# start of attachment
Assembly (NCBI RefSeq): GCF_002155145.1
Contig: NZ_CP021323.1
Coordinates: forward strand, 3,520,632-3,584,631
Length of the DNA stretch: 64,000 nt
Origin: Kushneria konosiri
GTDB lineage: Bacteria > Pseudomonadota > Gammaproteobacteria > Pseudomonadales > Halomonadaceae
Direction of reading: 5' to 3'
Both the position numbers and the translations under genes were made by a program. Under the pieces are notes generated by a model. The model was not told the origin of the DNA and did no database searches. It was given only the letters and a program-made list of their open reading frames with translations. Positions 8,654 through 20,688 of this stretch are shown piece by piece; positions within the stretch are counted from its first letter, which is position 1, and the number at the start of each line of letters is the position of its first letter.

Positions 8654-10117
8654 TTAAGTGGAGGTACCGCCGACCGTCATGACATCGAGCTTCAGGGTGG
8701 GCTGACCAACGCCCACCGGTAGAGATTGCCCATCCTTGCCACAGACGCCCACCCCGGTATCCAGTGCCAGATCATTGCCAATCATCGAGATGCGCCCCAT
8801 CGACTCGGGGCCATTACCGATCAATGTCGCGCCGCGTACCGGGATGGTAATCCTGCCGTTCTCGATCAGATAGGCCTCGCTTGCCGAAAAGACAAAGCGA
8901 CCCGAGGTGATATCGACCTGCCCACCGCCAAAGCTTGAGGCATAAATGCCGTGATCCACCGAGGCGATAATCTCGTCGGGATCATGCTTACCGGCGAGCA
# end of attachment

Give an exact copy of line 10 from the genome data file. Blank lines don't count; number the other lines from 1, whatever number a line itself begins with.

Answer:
8654 TTAAGTGGAGGTACCGCCGACCGTCATGACATCGAGCTTCAGGGTGG